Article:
Before they were famous: First paintings from great artists
Have you ever wondered about Picasso’s first painting?
Are artists like him born with those astonishing talents, or are they hard won?
The answer is a bit of both.
Here are five first paintings from some of the biggest artists of all time.
5. Salvador Dali - Landscape Near Figueras (1910)
Dali showed a talent for painting very early on. Just take a look at this postcard from 1910, executed when he was just six years old.
In his teenage years Dali fell under the spell of impressionism but this work, with its eerie green hue, seems to foreshadow the alien landscapes he’d start work on in the 1920s.
The piece has survived to the present day. You can actually go and see it at the Salvador Dali Museum in St Petersburg Florida.
4. Michelangelo - The Torment of St. Anthony (1487)
This nightmarish piece by a very young Michelangelo (he was only 14 when he painted it) is the earliest surviving proof of his genius.
It shows the hermit St Anthony being tormented by demons and was produced in the workshop of Domenico Ghirlandaio, Michelangelo’s teacher.
Michelangelo’s exceptional technique marked him out early as one to watch. In a few short years he’d go on to paint the roof of the Sistine Chapel in Rome – arguably the greatest masterwork of all time.
3. Picasso – Picador (1890)
It’s fitting that Picasso’s first painting should depict a bullfighter. This was a theme he would revisit endlessly throughout his career.
Picasso began his training as an artist very early. His father was an art teacher and was keen to encourage his son into his line of work.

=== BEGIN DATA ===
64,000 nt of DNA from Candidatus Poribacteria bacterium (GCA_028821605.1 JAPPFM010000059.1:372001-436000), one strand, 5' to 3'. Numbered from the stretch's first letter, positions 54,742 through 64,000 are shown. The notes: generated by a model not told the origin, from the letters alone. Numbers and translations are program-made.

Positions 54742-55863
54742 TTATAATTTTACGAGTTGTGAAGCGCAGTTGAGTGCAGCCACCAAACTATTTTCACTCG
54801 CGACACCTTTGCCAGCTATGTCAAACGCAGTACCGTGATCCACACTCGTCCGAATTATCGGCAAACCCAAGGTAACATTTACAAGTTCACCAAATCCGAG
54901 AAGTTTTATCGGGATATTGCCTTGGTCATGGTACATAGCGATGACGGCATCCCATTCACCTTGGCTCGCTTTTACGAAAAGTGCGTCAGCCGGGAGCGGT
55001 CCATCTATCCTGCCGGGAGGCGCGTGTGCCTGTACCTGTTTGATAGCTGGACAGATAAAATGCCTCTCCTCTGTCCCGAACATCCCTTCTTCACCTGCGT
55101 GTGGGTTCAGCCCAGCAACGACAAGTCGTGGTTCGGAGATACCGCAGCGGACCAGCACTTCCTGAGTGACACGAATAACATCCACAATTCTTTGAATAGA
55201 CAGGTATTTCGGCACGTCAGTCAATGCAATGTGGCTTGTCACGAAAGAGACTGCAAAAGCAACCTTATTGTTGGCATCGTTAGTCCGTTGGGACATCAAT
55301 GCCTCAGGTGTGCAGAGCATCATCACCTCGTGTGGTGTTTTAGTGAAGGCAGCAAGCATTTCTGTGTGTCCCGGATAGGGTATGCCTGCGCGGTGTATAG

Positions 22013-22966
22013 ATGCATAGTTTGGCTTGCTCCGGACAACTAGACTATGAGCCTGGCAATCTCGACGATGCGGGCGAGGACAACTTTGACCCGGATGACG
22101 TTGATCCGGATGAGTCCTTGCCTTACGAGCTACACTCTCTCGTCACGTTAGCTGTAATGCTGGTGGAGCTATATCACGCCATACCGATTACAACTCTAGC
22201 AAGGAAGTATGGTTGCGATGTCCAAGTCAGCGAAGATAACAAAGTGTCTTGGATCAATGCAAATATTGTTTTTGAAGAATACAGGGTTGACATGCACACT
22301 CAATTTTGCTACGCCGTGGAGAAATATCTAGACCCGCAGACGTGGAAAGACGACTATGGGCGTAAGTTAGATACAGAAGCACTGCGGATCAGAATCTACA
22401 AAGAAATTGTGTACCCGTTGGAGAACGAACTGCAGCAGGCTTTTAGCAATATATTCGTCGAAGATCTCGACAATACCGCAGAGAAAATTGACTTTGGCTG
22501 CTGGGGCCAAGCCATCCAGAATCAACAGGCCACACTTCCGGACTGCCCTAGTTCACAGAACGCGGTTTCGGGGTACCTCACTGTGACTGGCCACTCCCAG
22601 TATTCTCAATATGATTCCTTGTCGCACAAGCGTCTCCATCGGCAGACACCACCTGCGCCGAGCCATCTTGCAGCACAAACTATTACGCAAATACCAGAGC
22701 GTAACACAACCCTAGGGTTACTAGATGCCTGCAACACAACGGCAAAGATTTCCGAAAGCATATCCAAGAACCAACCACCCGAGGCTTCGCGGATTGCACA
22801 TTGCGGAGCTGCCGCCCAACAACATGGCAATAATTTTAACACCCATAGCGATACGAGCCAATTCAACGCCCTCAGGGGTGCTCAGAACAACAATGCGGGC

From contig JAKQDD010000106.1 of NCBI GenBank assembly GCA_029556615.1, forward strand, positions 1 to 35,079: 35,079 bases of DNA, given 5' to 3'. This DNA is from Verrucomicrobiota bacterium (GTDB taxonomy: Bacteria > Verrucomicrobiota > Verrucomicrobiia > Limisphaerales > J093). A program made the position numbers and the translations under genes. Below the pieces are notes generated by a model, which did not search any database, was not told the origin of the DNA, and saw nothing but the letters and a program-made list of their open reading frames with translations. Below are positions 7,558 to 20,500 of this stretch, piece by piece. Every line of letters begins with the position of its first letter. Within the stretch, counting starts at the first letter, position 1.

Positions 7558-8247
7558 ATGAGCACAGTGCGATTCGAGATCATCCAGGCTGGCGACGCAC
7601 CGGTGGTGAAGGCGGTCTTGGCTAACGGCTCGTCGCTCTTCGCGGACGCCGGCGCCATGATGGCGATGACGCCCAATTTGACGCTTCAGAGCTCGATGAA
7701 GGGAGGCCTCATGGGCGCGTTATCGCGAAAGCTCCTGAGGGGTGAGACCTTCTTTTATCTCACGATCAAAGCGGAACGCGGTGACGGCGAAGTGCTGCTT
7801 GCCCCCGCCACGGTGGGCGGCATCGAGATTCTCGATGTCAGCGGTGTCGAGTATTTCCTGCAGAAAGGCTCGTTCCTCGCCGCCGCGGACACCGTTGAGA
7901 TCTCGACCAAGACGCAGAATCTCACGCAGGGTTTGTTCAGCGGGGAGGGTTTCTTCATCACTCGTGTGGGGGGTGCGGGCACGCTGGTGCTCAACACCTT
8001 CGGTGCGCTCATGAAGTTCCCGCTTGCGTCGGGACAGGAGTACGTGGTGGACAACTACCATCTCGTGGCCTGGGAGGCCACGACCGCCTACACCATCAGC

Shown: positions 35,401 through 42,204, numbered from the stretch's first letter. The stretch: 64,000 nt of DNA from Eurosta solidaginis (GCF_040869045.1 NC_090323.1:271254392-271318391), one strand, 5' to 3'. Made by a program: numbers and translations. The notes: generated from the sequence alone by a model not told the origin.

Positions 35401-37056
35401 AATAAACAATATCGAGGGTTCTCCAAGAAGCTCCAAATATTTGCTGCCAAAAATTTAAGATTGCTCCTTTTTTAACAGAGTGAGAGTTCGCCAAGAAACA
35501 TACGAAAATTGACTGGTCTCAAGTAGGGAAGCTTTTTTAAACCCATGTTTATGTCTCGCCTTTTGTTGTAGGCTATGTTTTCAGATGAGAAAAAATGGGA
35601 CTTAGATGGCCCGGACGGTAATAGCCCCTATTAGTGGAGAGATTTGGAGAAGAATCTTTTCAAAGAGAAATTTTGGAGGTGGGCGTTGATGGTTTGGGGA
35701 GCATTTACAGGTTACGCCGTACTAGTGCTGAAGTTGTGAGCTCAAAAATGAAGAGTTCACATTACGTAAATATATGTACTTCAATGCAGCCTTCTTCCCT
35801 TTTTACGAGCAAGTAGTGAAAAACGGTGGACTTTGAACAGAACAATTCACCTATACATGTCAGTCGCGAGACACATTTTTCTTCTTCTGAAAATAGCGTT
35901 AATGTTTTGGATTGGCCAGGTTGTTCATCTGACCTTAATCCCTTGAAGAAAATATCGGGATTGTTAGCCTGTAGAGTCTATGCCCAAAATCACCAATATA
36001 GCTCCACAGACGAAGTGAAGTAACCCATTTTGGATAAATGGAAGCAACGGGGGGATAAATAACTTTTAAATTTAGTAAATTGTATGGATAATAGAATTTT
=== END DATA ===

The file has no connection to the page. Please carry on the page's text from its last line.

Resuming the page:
At the age of nine he created this piece. It’s clear from a glance that he was unusually talented. The horse is masterfully executed as are the details of the faces in the background.
2. View from Rouelles – Monet (1858)
This is Monet’s first known painting.
He painted it in 1858, when he was 18, while on a trip to the village of Rouelles with his mentor, the plein air painter Eugene Boudin.
Monet’s work would develop into the proto-abstraction of impressionism over the next two decades. But you can already see the seeds of that later style in the way he captures the light.
1. The study of Moreau – Matisse (1894)
Matisse originally planned to train as a lawyer before he found his calling. He went to study in Paris in 1891, when he was just 11.
Matisse painted the work in 1894, at the age of 14, whilst studying in the studio of symbolist Gustave Moreau.
On first glance it’s hard to believe it is a Matisse.
The drab colours and overall murky feel of the painting are about as far away as you can get from his ecstatic later works.
The bookmarklet lets you save things you find to your collections.
Note: Make sure your bookmarks are visible.
Click and drag the Collect It button to your browser's Bookmark Bar.